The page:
By Erin Sherbert
By Howard Cole
By Erin Sherbert
By Erin Sherbert
By Leif Haven
By Erin Sherbert
By Chris Roberts
By Kate Conger
In September 1999, the San Francisco City Attorney's Office filed a lawsuit against the Scott Company of California and an African-American plumber from Hunters Point, Alvin P. Norman, accusing the contractors of creating a minority-owned front company to get preferential treatment in bids for city contracts at the airport. The U.S. Attorney's Office subsequently brought criminal charges against Zula Jones (no relation to Yolanda Jones), a senior contract compliance officer at the Human Rights Commission, alleging she had aided the Scott Company and Norman in the illegal scheme.
According to many press reports based, in part, on grand jury subpoenas, federal investigators were at one point looking into allegations that Krystal Trucking Inc., a white-owned trucking company associated with Walker, had been given unfair competitive advantages by the Human Rights Commission. But neither Krystal nor Walker has been charged, and at least one news report has suggested that Walker will not be indicted.
The FBI's August 1999 raid on the Housing Authority was inspired by allegations of bribery contained in a whistle-blower lawsuit that had been languishing in federal District Court since 1995. In that lawsuit, Carmen T. Rosales, the former head of the Housing Authority's eligibility department, which processes applications for public housing, and Michael V. Meadows, a former director of maintenance at the authority, claimed that authority executives systematically lied to HUD in applications that brought the authority tens of millions of dollars in federal grants.
The lawsuit also accused former Housing Authority Executive Director David I. Gilmore of ordering Rosales to give housing subsidies to 148 ineligible people, including someone referred to the authority by an aide to then-Mayor Art Agnos. (Agnos is currently the head of the HUD office that administers the western region of the U.S., including San Francisco.) Agnos did not return calls seeking comment for this story.
In an incendiary amendment to the lawsuit filed in early 1999, Rosales said that bribery was rife in a housing subsidy program known as Section 8 (i.e., Section 8 of the United States Housing Act of 1937). The amendment was backed by sworn depositions by Rosales and three Housing Authority eligibility clerks who testified that they had been getting phone calls -- for years -- from enraged people who claimed they had paid thousands of dollars to Yolanda Jones for public housing they had yet to receive. Rosales and the clerks said, under oath, that they had transferred the calls to Ronnie Davis, the Housing Authority's current executive director.
Within the boxes of records they seized from the eligibility office, FBI agents found several dozen fraudulent Section 8 applications. Tracy Baker, niece to O.J. Simpson, subsequently confessed to paying Yolanda Jones for housing. Her testimony led federal investigators to Jones, and then to Pat Williams. Where they, apparently, stopped.
In the fall of 1999, federal agents arrested Jones, Williams, a Housing Authority eligibility clerk, and a score of the "customers" who'd allegedly paid Jones for Section 8 certificates they did not qualify for. That indictment portrayed Jones as the ringleader of a bribery conspiracy, within which Williams played a real, but not the leading, role.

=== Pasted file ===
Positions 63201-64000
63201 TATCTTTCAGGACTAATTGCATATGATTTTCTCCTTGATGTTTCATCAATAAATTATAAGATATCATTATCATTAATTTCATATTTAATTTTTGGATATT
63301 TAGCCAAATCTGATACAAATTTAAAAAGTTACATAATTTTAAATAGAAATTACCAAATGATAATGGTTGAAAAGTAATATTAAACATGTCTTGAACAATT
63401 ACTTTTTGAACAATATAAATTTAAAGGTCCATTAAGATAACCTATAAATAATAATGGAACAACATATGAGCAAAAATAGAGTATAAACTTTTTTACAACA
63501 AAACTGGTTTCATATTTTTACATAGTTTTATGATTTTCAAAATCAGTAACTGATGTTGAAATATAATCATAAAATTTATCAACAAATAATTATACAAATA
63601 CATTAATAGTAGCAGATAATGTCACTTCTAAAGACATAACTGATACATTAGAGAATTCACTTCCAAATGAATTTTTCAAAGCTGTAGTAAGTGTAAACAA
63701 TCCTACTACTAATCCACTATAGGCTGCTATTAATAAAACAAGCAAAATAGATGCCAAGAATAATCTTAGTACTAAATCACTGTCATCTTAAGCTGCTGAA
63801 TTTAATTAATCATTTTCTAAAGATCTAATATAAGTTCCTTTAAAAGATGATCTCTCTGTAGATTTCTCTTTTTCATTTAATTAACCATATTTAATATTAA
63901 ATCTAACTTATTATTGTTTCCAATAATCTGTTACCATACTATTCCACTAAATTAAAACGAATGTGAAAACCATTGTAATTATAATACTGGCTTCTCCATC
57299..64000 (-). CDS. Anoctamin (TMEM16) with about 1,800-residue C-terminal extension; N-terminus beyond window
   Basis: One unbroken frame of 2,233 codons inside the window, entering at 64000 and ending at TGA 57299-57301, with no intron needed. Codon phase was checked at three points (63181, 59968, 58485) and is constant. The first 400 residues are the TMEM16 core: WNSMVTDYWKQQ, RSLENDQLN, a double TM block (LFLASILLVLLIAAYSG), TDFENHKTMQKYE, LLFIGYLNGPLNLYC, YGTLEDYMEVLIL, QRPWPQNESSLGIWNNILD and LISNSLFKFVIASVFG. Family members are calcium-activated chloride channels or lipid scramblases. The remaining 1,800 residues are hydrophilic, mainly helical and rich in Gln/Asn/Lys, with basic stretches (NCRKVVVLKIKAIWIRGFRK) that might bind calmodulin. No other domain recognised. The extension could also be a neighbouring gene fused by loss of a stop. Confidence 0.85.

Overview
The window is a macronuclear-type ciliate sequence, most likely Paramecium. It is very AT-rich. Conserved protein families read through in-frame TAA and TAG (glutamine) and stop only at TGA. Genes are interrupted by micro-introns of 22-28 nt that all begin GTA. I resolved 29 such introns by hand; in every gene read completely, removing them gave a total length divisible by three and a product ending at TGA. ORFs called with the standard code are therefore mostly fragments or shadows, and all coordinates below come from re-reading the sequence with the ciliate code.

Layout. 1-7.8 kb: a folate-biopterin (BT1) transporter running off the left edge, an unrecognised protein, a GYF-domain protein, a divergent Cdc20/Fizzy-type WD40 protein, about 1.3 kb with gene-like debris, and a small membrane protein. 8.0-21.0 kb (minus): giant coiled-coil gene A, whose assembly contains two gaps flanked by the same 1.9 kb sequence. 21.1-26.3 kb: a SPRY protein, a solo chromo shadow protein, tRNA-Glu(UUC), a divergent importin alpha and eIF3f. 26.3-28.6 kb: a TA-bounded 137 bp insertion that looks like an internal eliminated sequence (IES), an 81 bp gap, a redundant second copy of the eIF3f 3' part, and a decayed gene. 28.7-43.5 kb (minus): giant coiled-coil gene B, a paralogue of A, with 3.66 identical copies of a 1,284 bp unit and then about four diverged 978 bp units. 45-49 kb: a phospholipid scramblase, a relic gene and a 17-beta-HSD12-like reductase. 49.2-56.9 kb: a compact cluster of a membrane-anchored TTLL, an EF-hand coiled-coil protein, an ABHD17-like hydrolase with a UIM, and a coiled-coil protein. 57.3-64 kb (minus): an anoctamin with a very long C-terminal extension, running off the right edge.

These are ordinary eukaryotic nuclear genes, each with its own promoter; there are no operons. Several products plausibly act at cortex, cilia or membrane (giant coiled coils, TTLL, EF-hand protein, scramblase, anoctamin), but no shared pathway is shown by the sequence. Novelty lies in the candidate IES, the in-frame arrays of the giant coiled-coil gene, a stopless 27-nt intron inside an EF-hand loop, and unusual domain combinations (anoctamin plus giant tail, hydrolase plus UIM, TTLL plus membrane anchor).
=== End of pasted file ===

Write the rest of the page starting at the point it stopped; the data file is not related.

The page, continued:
Months of interrogation by FBI agents followed. Alleged co-conspirators testified against supposed fellow schemers, and most of those who cooperated received probated sentences in return. Only Williams stood firm in refusing to plea bargain. She says that she did not go along with the demands of FBI agents that she implicate Housing Authority executives, or even Jones. Williams contends that, although she did process a few fraudulent documents, she did it to help poor people. Williams says she did not take bribes; she did not see Jones take bribes. Williams admits to accepting small gifts of money from Jones.
In return for the possibility of receiving a reduced sentence, probably probation, Jones agreed to testify that Williams was the mastermind of the bribery conspiracy. The U.S. attorney rewrote the original indictment, dropping its many references to Jones' leading role, and appointing Williams as the big fish of the conspiracy.
Williams' trial started in late August of this year. A plea-bargaining platoon of Jones' customers testified that they paid Jones for public housing, with two witnesses saying they passed relatively small amounts of cash to Williams. Jones, however, testified that she split about $70,000 in bribes with Williams.
Jones, 40, created an unforgettable figure on the stand. Six feet tall, svelte, and caustic, she often tap-tapped her long, gloss-white fingernails impatiently as she described how she and Williams operated their illegal business. Jones told the court that her official, $50,000-per-year job as a relocation clerk at the Housing Authority was a sham. She seldom showed up to work, yet high-level executives, such as Barbara Smith, director of housing development, signed off on her time cards.
The Section 8 bribery scheme started in early 1996, Jones testified, when the Housing Authority began relocating hundreds of tenants from housing projects that were about to be demolished. Jones was assigned to help Williams remove tenants as quickly as possible, and families slated for relocation were given Section 8 certificates, which allowed them to receive subsidized housing anywhere in the country. (Certificate holders pay about 30 percent of their household income in rent; the government covers the balance of the cost.)